Beyond 1976, there are further problems. Even when their exports increase, the developing countries which borrowed heavily from private banks expect to pay a high proportion of their earnings to repay old debts. The structure of their debt is such that many loans will come due at the same time, “bunched” together in the late 1970s. Brazil, for example, will be paying interest and principal on loans dating from 1970, as well as on the shorter and more stringent loans of 1974-1976.

One issue will endure even longer. This is the question of whether the process of private lending—now providing more and more of the capital for developing countries—is a proper basis for development. Many people—in developing countries and in the US multinational banks themselves—believe that in the future, and as debt reschedulings continue, governments and public institutions like the World Bank and the International Monetary Fund should resume a much more powerful role in international lending.

Almost all countries and banks and international conferences have their own view of how to solve the new problem of debt. At the recent UNCTAD IV conference of the United Nations Conference on Trade and Development in Nairobi, these divergent views emerged more openly than ever before. The most profound difference, as the conference confirmed, sets the US government, and the Department of the Treasury in particular, on the one side, against the developing countries’ bloc on the other. The authors of the UNCTAD conference agenda favor “significant departures from established orthodoxies” in balance of payments financing, development aid, “and the treatment of contractual obligations.”6 Thus, in the UNCTAD view, the debt question can be resolved only by devising new procedures for rescheduling loans—above all, because of the developing countries’ new involvement with private lenders.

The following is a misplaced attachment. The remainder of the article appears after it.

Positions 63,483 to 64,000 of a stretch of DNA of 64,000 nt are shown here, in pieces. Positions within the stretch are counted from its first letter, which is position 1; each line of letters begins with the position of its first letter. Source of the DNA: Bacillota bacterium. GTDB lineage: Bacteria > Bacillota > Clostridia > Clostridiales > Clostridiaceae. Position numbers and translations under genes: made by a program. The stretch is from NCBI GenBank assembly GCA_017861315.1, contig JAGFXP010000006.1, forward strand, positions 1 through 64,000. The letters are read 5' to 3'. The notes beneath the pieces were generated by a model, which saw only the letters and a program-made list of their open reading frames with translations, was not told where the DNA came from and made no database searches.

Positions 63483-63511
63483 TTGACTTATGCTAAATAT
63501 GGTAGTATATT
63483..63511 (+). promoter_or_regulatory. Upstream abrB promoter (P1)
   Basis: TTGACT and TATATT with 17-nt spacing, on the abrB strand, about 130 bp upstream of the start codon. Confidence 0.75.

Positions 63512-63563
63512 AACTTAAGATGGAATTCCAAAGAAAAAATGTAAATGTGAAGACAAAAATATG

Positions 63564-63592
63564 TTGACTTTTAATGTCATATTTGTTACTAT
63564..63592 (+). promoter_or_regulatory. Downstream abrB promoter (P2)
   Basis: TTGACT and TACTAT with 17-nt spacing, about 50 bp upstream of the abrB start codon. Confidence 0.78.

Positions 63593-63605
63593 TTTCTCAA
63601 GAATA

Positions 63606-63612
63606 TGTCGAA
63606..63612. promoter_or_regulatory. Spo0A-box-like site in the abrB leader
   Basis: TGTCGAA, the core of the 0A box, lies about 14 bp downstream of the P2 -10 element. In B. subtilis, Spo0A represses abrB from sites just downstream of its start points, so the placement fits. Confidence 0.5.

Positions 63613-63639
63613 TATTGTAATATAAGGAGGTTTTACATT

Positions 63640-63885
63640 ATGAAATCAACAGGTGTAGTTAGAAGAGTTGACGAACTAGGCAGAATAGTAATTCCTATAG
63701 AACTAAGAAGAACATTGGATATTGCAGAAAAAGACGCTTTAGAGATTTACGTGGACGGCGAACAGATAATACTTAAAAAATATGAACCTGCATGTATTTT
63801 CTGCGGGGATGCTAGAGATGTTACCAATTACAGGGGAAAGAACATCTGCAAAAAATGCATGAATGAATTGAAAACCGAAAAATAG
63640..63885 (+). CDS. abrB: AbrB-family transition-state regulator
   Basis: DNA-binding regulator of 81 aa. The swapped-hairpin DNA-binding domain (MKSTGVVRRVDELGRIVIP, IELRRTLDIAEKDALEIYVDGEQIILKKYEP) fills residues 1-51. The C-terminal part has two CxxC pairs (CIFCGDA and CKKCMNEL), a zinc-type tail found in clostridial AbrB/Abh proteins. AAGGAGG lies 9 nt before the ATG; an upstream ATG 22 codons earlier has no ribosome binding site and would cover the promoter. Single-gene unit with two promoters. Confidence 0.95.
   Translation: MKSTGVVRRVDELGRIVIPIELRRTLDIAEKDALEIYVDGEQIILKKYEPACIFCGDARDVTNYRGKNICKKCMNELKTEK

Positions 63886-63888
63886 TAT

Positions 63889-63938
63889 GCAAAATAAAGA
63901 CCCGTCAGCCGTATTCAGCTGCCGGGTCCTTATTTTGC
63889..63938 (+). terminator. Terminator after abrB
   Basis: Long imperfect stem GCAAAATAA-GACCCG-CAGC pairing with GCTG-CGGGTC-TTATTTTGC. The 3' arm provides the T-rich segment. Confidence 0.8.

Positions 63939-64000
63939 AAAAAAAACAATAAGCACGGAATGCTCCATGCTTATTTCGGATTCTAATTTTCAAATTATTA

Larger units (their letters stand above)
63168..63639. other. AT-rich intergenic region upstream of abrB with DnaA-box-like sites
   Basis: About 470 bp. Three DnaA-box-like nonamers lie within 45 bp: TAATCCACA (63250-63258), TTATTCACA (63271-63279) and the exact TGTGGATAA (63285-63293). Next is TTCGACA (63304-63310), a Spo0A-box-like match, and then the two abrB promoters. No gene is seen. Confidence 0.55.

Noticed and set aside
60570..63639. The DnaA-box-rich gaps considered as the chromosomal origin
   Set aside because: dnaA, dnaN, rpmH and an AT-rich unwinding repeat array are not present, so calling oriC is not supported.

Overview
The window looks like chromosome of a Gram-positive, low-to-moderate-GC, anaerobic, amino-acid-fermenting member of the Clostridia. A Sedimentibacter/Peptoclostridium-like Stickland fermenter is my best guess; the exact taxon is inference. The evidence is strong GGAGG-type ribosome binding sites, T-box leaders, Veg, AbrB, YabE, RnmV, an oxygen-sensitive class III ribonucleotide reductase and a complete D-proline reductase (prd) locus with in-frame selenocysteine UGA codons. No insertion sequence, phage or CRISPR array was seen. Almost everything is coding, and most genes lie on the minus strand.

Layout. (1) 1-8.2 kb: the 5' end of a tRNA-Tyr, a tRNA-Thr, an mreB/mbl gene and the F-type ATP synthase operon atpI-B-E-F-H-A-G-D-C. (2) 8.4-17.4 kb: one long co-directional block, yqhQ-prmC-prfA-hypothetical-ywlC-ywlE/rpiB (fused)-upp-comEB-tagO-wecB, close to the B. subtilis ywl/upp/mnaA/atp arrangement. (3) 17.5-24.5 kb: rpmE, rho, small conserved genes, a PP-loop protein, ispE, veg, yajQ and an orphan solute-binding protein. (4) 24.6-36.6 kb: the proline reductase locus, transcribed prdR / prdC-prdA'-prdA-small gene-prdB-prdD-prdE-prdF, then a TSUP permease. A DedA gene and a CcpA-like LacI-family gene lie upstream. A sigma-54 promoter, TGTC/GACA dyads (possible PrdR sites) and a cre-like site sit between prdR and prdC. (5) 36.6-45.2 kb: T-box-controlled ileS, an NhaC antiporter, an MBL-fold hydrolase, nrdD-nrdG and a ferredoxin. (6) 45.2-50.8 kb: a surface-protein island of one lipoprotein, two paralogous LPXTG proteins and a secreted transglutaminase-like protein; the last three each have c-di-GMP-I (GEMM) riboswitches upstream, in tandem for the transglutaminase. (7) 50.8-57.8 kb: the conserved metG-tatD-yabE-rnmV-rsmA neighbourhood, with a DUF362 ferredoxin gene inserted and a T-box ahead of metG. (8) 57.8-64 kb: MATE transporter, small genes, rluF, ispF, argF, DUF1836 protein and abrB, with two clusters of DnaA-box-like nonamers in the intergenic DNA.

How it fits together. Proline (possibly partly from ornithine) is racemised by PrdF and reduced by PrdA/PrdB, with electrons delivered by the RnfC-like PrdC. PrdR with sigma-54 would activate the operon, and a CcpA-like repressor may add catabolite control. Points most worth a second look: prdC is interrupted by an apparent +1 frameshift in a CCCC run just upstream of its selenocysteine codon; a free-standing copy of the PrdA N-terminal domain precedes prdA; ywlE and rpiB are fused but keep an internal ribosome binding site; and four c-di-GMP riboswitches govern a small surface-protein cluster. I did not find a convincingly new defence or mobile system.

The UNCTAD conference considered a scheme for international financial reform put forward by the “Group of 77” bloc of developing countries within the United Nations. The scheme calls for the creation of a new institution, “such as a fund or a bank,” to refinance debts. One version describes an “International Bank for Debt Redemption.” The plan also proposes that the official debts of the poorest countries be canceled.7

The UNCTAD conference agenda explains that the new fund would be designed primarily to “iron out the ‘bunching’ of private debt over a longer period.” The governments of the developed countries would give money to the fund, or guarantee or buy its bonds. If it turns out that US lenders are owed, say, 40 percent of the developing countries’ debt, then the United States would be responsible for 40 percent of the fund’s capital. A country in the fund might have, for example, a seven-year loan from the Bank of America. The fund or “IBDR” would provide the debtor country enough money to meet its payments to the Bank of America. The country would continue to pay interest to the fund, and would eventually also repay the principal, but would have perhaps fifteen years in which to pay.